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Sheila Bair has put her finger on the fundamental weakness of this week’s stress tests with a single statement:

“No distribution should have been approved that would bring the leverage ratio below 4 percent,” Bair, the former chairman of the Federal Deposit Insurance Corp., said yesterday in an interview. “With leverage of 25-to-1, during a crisis, these banks would likely suffer a run.”

Essentially, the stress tests model what might happen to bank balance sheets in the event of a major crisis — one which includes a peak unemployment rate of 13 percent, a 50 percent drop in equity prices, and a 21 percent decline in housing prices. The Fed wanted to make sure that all big banks would still have a capital base of at least 5% of their assets in that scenario, which is why it barred Citigroup (C) from returning capital to shareholders. Citi comes out at 5.9% “assuming no capital actions after Q1 2012″, but that number drops to 4.9% “with all proposed capital actions through Q4 2013″.

But capital levels are only half of the equation; the other half is leverage. And look at the Tier 1 leverage ratio for the different banks under the stressed scenario, on page 27 of the PDF. Citigroup plunges from 7.0% now to just 2.9% after the stress, while Bank of America (BAC) is much more robust, dropping from 7.1% to 5.3%. And here’s the scary thing: of all the big banks, it’s the ones with investment banking arms which fare the worst. There are 19 different banks listed; seven of them end up with a leverage ratio under 5% in a stressed scenario. Citi’s one; the others include Goldman Sachs (GS) (4.5%), Morgan Stanley (MS) (4.5%) and JPMorgan Chase (JPM) (4.0%), its “fortress balance sheet” notwithstanding.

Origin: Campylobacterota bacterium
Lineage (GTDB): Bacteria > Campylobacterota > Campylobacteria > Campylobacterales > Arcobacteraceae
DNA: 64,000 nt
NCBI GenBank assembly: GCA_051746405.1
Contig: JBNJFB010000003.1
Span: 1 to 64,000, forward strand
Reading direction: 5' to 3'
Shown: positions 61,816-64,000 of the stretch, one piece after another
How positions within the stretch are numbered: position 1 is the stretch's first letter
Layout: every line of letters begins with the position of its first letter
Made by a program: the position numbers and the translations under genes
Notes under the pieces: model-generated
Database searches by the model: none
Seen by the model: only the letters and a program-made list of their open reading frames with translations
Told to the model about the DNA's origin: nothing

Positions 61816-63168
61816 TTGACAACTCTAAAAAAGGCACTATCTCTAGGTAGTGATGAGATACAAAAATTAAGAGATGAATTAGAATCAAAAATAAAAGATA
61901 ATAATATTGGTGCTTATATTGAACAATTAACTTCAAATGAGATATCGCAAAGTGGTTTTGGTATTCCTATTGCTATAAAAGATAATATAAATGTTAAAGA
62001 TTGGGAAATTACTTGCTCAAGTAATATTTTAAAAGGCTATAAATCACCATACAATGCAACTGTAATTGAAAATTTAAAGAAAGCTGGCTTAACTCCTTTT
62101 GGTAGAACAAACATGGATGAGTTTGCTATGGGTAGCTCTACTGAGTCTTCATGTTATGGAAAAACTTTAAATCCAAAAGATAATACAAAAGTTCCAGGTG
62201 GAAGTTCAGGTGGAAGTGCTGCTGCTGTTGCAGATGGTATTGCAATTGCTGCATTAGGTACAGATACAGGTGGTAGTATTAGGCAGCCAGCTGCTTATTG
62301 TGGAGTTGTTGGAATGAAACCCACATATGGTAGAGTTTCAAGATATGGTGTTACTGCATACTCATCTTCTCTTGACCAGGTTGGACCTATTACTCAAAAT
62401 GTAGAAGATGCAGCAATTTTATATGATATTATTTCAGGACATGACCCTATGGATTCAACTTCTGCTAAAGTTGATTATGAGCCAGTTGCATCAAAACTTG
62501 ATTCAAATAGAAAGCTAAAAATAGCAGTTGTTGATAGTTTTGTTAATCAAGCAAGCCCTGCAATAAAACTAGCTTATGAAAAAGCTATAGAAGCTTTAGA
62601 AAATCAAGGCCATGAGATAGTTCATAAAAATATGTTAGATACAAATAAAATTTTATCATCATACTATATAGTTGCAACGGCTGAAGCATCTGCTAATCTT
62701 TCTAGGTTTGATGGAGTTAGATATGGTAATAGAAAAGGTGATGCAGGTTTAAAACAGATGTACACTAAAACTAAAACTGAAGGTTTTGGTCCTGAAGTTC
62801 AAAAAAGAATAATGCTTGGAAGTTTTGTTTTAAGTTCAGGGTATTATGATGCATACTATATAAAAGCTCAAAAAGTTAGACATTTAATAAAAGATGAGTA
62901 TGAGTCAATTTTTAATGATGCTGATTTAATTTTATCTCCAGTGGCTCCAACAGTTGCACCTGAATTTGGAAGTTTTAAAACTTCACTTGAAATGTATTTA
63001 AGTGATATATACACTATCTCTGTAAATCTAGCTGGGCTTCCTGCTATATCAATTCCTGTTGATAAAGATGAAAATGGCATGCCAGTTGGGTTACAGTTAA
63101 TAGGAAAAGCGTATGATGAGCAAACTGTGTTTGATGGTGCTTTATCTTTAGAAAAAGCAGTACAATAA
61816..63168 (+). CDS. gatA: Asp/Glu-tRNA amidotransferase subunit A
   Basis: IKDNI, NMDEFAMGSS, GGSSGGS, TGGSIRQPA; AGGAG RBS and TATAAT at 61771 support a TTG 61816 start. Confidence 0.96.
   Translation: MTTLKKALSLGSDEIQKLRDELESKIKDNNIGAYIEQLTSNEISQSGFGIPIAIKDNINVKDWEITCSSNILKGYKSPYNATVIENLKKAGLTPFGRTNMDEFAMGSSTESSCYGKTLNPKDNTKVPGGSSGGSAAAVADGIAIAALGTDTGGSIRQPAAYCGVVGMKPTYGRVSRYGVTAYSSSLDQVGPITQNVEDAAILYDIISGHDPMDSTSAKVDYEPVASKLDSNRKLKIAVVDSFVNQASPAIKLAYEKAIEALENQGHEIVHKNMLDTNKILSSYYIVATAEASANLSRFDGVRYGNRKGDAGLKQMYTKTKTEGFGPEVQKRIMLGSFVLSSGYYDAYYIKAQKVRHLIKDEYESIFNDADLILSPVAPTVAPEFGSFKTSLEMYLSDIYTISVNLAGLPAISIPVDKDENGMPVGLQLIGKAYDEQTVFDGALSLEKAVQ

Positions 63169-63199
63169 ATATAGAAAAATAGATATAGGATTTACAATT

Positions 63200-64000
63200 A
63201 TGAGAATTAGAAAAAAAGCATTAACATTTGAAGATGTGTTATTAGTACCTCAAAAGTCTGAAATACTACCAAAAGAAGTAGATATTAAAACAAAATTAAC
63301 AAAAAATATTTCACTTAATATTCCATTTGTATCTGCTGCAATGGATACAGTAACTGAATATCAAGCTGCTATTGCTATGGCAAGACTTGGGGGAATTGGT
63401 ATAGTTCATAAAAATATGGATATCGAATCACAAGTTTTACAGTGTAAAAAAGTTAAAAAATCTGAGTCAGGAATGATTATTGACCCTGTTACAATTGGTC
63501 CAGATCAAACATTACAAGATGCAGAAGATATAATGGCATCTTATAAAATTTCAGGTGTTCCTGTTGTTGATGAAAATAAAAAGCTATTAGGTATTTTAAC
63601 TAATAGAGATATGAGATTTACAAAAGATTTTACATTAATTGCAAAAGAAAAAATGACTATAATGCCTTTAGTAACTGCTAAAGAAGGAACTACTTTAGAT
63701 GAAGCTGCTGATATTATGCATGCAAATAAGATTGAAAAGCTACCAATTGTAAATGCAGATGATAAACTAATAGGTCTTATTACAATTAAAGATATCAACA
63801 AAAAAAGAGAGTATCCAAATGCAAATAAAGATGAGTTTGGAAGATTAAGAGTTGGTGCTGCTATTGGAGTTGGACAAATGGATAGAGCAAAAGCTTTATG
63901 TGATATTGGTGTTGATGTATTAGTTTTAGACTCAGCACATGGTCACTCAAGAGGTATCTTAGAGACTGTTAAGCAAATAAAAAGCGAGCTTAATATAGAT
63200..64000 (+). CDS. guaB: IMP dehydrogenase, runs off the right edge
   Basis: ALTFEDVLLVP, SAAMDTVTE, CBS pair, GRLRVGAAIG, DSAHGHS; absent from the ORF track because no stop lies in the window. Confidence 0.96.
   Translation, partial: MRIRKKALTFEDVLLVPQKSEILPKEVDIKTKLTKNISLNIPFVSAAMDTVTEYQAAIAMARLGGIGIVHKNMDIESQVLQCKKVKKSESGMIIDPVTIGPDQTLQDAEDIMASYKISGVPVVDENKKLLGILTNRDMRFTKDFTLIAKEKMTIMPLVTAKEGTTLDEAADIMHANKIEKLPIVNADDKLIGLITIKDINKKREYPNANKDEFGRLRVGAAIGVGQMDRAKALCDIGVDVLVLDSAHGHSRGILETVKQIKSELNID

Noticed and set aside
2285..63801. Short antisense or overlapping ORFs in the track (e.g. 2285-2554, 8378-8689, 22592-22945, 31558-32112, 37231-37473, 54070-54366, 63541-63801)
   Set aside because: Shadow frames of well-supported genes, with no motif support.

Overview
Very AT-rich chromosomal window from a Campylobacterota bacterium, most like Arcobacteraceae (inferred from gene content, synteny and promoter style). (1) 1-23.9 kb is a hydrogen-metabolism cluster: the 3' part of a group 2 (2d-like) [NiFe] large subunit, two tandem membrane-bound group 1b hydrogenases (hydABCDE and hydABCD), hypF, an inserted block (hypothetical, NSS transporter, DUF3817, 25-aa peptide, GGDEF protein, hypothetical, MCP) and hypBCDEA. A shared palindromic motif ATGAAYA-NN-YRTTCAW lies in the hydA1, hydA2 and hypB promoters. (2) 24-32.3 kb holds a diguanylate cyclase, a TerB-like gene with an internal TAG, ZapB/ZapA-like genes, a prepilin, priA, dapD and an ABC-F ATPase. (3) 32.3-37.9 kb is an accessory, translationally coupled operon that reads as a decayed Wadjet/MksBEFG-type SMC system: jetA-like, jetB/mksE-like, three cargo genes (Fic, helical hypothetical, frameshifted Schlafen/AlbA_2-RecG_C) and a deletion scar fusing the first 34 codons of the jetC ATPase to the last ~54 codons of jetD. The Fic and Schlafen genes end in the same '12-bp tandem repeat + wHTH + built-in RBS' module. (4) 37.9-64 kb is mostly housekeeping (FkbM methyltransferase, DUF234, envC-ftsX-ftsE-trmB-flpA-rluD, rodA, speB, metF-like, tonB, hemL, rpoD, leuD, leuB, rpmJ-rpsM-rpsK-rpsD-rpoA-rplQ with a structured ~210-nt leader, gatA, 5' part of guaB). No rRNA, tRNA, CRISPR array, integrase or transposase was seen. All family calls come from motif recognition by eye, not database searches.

Now, picture yourself in the kind of crisis where stocks are down 50% and unemployment is up to 13%. And imagine that you discover that the counterparty you use for all your financial transactions is levered 25-to-1. You will change your counterparty. That’s known as a run on the bank, and it’s fatal.

In other words, banks don’t need to just survive the stress test; they need to be able to keep their customers in a stressed situation as well. If a bank comes near to insolvency, it will go bust, as its customers rush for the exits.

As Bair says, bank counterparties don’t look at sophisticated risk-based metrics in a crisis: they look at headline numbers like the leverage ratio.

“This underscores another weakness of the tests: They didn’t really stress liquidity,” said Bair, now a senior adviser at Pew Charitable Trusts, a Washington-based nonprofit. “The investment banks are particularly vulnerable to liquidity failures because they don’t have a large, core deposit base.”

Investment-bank counterparties can flee in a matter of hours; old-fashioned deposit runs tend to take a lot longer. Which means that investment banks should be held to a higher standard than commercial banks when it comes to the stress tests. Instead, they just need to show a liquidity ratio of more than 3%. That number’s too low.

Source: What Would Happen To Investment Banks In A Crisis?